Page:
Three years ago the news that a crowd had seized the central plaza in a communist capital, singing rock songs and demanding the overthrow of the ruler, would have made headlines everywhere. Last Wednesday a crowd did just that in Belgrade, Serbia, and the world took only passing notice. We forget that though communism has been eliminated as a threat to the West, it remains an oppressive force in the lives of millions.
Thanks to Tito's break with Stalin, Yugoslavia's communism always seemed more Yugoslavian than Russian and was less utterly despised than communism in the true Soviet satellites. As a result, the Yugoslav successor republics--including Serbia, which has sought to preserve some form of the federation under its own domination--have, as it were, skipped a step. Without even a "velvet revolution" like Czechoslovakia's, they have presented themselves as candidates for full membership in the new Europe.
Croatia's Franjo Tudjman and Serbia's Slobodan Milosevic--both of them communist leaders "grandfathered" into the post-communist era--have brought one murderously bad habit along with them. Both have suppressed dissent and amassed power by demonizing an external enemy. The mutual hatred of the Serbs and Croats is of long standing. These leaders have not created it from nothing. And yet both have clearly made the most malignant use of it, forcing into terrified silence those Serbs and Croats who well know that neither of these sister nations poses a genocidal threat to the other.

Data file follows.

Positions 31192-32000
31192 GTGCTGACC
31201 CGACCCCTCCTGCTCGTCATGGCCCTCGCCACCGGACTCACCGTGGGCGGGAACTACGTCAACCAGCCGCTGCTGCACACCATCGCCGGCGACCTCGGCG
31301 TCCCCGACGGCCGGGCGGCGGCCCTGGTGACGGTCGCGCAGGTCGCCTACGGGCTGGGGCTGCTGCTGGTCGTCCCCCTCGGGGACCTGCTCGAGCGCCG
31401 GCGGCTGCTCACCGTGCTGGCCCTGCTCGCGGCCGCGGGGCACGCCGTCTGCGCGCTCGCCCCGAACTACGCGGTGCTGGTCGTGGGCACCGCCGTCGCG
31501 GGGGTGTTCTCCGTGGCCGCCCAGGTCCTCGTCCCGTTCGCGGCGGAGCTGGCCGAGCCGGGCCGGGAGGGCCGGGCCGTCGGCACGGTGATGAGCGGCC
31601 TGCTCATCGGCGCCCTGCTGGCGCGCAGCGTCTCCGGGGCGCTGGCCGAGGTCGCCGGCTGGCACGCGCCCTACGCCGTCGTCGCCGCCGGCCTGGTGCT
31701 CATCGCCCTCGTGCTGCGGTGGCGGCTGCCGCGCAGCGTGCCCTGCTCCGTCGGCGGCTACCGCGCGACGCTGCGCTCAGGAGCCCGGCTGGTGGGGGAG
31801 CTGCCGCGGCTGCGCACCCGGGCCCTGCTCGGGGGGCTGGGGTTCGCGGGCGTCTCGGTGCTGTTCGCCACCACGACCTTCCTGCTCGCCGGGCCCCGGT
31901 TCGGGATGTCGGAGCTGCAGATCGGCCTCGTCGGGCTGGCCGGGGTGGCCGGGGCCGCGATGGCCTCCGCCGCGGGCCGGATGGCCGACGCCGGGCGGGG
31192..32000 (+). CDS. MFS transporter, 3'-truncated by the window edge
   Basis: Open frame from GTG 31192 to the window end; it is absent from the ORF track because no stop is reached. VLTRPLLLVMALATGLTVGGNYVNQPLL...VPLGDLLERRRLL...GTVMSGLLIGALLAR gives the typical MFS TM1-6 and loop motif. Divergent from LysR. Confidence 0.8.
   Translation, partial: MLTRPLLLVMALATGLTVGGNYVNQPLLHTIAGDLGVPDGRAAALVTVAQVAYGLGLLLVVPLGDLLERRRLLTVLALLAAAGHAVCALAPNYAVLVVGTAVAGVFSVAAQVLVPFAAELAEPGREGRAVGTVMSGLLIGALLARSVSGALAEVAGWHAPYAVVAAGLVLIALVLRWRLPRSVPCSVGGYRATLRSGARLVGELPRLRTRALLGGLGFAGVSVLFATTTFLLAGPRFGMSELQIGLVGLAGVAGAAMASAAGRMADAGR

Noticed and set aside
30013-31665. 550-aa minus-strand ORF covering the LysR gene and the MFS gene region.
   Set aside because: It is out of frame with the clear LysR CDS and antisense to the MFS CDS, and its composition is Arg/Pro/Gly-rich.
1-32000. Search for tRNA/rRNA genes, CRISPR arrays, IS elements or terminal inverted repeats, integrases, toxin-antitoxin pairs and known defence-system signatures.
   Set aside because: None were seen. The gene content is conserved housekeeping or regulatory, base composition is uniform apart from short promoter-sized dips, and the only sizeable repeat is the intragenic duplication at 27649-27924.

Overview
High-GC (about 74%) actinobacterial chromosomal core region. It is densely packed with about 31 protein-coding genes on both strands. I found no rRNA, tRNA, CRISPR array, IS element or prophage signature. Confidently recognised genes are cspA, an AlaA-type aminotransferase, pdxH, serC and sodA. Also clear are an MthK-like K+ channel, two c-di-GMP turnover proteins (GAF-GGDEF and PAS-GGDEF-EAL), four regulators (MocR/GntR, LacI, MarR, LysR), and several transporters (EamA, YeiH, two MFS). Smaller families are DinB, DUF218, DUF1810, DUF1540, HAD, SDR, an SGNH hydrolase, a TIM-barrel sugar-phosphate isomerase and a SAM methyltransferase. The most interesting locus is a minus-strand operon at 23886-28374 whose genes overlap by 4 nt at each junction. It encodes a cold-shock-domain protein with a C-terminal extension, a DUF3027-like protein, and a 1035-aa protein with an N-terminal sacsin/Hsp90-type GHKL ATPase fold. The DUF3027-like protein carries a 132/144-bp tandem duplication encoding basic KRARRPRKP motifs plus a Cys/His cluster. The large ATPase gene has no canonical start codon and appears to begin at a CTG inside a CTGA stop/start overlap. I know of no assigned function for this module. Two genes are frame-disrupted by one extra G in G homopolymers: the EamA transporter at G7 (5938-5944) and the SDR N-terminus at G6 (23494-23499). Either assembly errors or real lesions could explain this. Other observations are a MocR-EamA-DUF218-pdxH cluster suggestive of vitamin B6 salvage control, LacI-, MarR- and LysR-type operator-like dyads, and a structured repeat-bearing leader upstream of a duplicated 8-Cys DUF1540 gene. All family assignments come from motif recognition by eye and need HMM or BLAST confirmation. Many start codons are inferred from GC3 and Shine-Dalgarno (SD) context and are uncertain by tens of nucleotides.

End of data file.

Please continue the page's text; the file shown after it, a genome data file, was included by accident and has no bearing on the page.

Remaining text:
What has strengthened the hand of dissent, and thereby of democracy, in Serbia has been the arrival in Croatia of the first contingents of what will be a 14,000-member U.N. peacekeeping force--a visible world vote for peace against the Serbian vote for war and a boost to Serbia's peace lobby. Moreover, by actually doing the work of peacekeeping, the U.N. force robs Croatian as well as Serbian demagoguery of the active ingredient in its paranoia potion. Truth is, classically, the first casualty in war. The U.N. force gives truth a chance, and truth gives peace a better chance.
Wishful thinking? Perhaps, but it is wishful thinking of another sort that sends armies into the field. If successful, this U.N. intervention, the largest since the Congo intervention of the mid-1960s, will be of historic importance precisely because of the small role that military action will have played in it. The war will have been brought to a halt by economic sanctions, followed by shrewd diplomatic pressure (the European Community's recognition of Slovenia and Croatia), followed by the deployment of a peacekeeping force that strengthened the hand of the peace parties on either side.
Where is the new world order taking shape? Is it at the Pentagon, whose recently leaked security blueprint calls for keeping the current U.S. active-duty troop level at 1.6 million to the year 2000 and beyond while actively resisting efforts by key allies to provide their own security? America just can't afford that kind of endless mobilization. What we can afford is our share of something genuinely promising, genuinely new. Two cheers for the emerging vision of a new world order reflected in the United Nations' blue beret.